Secular Currency Performances
The events of the past three weeks in foreign exchange markets continue to be dominated by prolonged dollar strength and a fierce bout of selling in the British pound. The charts below show the secular performance of the major currencies, measuring their performances against gold -- whose price is determined by the forces of supply and demand rather than by central bank monetary policy or printing press.
As the left charts shows--since the beginning of the second half of the year--the US dollar is the best performing currency against gold amid the major 8 currencies. The dollar's strength remains largely a manifestation of the same dynamics; deepening weakness outside the US rather than strength inside the US. More specifically, the confirmation that the Eurozone has seen its first negative quarterly GDP growth since the inception of the euro as well as the sharp decline in commodities resulting from slowing global demand have been the key catalysts to the dollar rebound. Speculative flows have also helped drive the dollar rally as futures traders unwound their dollar shorts vs the EUR, GBP and JPY. As the chart in the speculative futures section shows, short positions in EUR against USD are nearing their highest level in nearly 3 years.
Dollar Rises Above All Majors Despite Negative Trifecta
Although ECB president JC Trichet and his colleagues have not hinted at any interest rate cuts, their increased acknowledgment of the widely anticipated technical recession in the Eurozone is prompting bond markets to expect ECB easing to start in 2009, the same year in which the Fed is widely expected by fed funds futures to begin raising interest rates. Nonetheless, our view remains that the Fed will cut interest rates by at least 50 bps this year, while the ECB will follow suit in Q2 2009. The reason to our US interest rate forecast is largely driven by the deteriorating trifecta of weakening macroeconomic fundamentals, worsening conditions in US credit markets and the persistent uncertainty with US financials. Slumping consumer demand and rising joblessness comprise the first part of the trifecta. Our view for the Fed to continue easing rates has been held ever since the central bank began hinting at a pause of its easing campaign earlier this spring. Now the Fed funds market is coming to terms with this trifecta, reducing odds of a 2008 tightening down to 20% from more nearly 60% one month ago. Our anticipated rate cuts are likely to provide support for EURUSD above $1.43 rather than subject it to renewed selling below that level.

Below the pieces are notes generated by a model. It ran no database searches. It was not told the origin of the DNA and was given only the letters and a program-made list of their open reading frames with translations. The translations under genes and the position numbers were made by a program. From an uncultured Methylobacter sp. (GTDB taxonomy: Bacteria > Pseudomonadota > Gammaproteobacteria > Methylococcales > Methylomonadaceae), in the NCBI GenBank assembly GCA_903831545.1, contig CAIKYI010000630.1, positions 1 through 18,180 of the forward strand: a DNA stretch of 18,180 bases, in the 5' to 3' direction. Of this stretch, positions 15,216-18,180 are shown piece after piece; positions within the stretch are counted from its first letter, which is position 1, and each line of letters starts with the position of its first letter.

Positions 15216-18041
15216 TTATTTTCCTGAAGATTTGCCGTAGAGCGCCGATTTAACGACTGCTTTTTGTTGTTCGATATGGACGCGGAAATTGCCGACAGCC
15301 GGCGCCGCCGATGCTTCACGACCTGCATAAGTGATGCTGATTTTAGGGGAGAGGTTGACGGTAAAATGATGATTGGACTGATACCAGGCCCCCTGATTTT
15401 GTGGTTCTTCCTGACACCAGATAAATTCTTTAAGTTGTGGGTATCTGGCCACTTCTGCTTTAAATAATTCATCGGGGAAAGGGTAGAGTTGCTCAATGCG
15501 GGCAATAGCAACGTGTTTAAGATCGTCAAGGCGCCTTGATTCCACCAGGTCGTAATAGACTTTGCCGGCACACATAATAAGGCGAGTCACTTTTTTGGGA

From FOMC to FDIC
Aside from macroeconomic issues, the credit situation and impact on US banks will likely have an increasing impact on Forex markets. On Tuesday, the Federal Deposit Insurance Corp (FDIC) reported 117 "problem" banks as of June 30; up from 90 problem banks at the end of Q1. The FDIC says that lenders on the problem list had assets of $78 billion at the end of Q2, compared with $26.3 billion at the end of Q1. The main question is how these figures reconcile with the fact that the FDIC has only $53 billion of funds, and has already used 15% of that to bail IndyMac. Conservative estimates place the number of troubled US banks at about 700 banks, which is 7 times greater than the number in the FDIC's "watch list". As I argued in Eurozone vs US , none of these banking troubles constitute the challenges in the Eurozone, thus, will serve as the principal drivers for renewed Fed cuts, Treasury bailouts and falling US equities. The dollar impact remains largely negative against the Japanese yen. Indeed, owing to the escalating uncertainty with Fannie Mae and Fredie Mac and the persistent increase in LIBOR rates, the Japanese currency is the second best performer against gold due to frequent bouts of reduced risk appetite.
High Yielding Aussie, Kiwi and Sterling Underperfom
The Aussie, kiwi and sterling have fared the worst against gold during the same period. What do GBP, AUD and NZD have in common? They represent the 3 highest interest rates amid the 8 currencies with NZD at 8.00%, AUD at 7.25% and GBP at 5.00%. Unlike the Bank of England and Reserve Bank of New Zealand , the Reserve Bank of Australia has not yet cut interest rates. This renders the Aussie as the next likely victim of an interest rate cut. But it's more than that. The sharp tumble in the Aussie has been a result of unwinding carry trades (from all time highs against the USD) as well as rapid declines in commodities, especially gold and copper--two principal sources of Australian production and export revenue.